Paenibacillus vortex

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Paenibacillus vortex
Figure 1: Colony organization of the P. vortex bacteria when grown on 15g/L peptone and 2.25% (w/v) agar for four days. The bright yellow dots are the vortices. The colonies were grown in a Petri dish size 8.8cm and stained with Coomassie dyes (Brilliant Blue). The colors were inverted to emphasize higher densities using the brighter shades of yellow.
Scientific classification
Binomial name
Paenibacillus vortex
Bacillus vortex
Ash et al. 1994

Paenibacillus vortex is a species of pattern-forming bacteria, first discovered in the early 1990s by Eshel Ben-Jacob's group at Tel Aviv University.[1] It is a social microorganism that forms colonies with complex and dynamic architectures. P. vortex is mainly found in heterogeneous and complex environments, such as the rhizosphere, the soil region directly influenced by plant roots.

The genus Paenibacillus comprises facultative anaerobic, endospore-forming bacteria originally included within the genus Bacillus and then reclassified as a separate genus in 1993.[2] Bacteria in the genus have been detected in a variety of environments such as: soil, water, vegetable matter, forage and insect larvae, as well as clinical samples.[3][4][5][6] Paenibacillus spp., including P. vortex, produce extracellular enzymes that catalyze a variety of synthetic reactions in industrial, agricultural and medical applications.[7][8][9] Various Paenibacillus spp. also produce antimicrobial substances that can affect micro-organisms such as fungi, in addition to soil and plant pathogenic bacteria.[10][11][12]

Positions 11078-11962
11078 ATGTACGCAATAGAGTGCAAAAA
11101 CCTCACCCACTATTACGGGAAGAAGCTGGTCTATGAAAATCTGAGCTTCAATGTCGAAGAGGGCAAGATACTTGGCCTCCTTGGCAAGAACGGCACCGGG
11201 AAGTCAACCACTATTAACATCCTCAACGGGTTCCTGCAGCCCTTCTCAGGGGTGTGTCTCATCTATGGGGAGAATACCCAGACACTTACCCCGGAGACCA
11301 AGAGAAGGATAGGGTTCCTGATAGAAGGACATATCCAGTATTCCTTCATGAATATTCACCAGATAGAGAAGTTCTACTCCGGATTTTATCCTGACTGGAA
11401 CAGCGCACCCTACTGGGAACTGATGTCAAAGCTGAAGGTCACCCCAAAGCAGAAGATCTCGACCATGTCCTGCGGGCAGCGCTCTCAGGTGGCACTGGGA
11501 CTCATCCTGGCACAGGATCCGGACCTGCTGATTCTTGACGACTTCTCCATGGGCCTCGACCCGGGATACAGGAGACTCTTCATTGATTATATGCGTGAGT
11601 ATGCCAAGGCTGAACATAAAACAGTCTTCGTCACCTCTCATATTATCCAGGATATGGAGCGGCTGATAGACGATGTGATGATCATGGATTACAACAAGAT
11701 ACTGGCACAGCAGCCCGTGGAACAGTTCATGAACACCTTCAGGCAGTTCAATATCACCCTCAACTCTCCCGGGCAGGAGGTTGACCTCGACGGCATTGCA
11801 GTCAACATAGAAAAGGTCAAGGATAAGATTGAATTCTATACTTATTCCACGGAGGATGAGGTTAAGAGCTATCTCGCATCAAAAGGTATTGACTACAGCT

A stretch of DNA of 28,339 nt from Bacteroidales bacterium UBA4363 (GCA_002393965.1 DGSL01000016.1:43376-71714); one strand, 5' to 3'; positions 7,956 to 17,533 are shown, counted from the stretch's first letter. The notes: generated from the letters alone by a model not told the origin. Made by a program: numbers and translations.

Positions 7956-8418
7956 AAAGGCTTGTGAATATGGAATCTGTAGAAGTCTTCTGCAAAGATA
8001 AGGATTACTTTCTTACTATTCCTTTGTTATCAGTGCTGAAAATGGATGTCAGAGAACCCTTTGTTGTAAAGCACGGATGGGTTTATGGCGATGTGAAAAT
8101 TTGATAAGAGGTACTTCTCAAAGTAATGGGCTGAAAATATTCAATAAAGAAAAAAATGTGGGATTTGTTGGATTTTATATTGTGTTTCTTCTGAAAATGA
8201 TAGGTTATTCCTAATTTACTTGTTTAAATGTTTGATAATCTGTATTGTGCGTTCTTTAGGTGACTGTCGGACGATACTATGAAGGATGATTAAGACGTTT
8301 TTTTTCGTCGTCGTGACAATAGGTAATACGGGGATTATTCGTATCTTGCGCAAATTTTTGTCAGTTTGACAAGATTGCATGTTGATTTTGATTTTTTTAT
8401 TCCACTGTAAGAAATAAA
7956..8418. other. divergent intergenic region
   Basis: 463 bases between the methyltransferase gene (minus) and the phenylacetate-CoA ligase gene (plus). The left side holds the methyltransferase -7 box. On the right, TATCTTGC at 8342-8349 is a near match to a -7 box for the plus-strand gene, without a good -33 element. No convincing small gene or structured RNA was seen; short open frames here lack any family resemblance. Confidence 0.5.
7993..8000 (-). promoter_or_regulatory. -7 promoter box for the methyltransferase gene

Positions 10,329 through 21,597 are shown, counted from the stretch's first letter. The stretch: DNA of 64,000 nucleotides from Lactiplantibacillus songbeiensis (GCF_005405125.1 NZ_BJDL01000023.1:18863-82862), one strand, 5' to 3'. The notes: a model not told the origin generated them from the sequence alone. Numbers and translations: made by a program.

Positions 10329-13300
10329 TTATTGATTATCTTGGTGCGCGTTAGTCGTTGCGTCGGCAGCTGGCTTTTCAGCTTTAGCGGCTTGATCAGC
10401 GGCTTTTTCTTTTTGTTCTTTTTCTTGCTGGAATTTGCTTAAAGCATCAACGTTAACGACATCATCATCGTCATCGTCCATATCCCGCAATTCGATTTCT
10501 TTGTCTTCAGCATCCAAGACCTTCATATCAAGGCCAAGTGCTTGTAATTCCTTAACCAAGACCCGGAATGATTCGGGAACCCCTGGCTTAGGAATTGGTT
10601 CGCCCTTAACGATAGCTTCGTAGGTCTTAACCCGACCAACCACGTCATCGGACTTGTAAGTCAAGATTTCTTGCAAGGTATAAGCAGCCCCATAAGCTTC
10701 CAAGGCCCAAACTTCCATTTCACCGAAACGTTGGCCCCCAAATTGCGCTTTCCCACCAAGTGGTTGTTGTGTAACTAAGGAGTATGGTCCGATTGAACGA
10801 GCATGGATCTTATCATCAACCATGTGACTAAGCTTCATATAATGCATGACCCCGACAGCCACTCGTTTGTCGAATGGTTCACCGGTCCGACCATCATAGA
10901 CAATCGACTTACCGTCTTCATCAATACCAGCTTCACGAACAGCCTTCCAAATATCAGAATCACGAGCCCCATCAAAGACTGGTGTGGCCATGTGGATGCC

Social Motility[edit]

Paenibacillus vortex possesses advanced social motility employing cell-cell attractive and repulsive chemotactic signalling and physical links. When grown on soft surfaces (e.g. agar), the collective motility is reflected by the formation of foraging swarms[13] that act as arms sent out in search of food. These swarms have an aversion to crossing each other’s trail and collectively change direction when food is sensed. The “swarming intelligence” P. vortex, is further marked by the fact that of the swarms can even split and reunite when detecting scattered patches of nutrients.[13]

Pattern Formation and Social Behaviors[edit]

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Figure 2: Scanning electron microscope (SEM) observation of P. vortex illustrating a typical bacteria arrangement in the center of a vortex. Notable, that each individual bacterium is curved. Scale bar in is 5µm.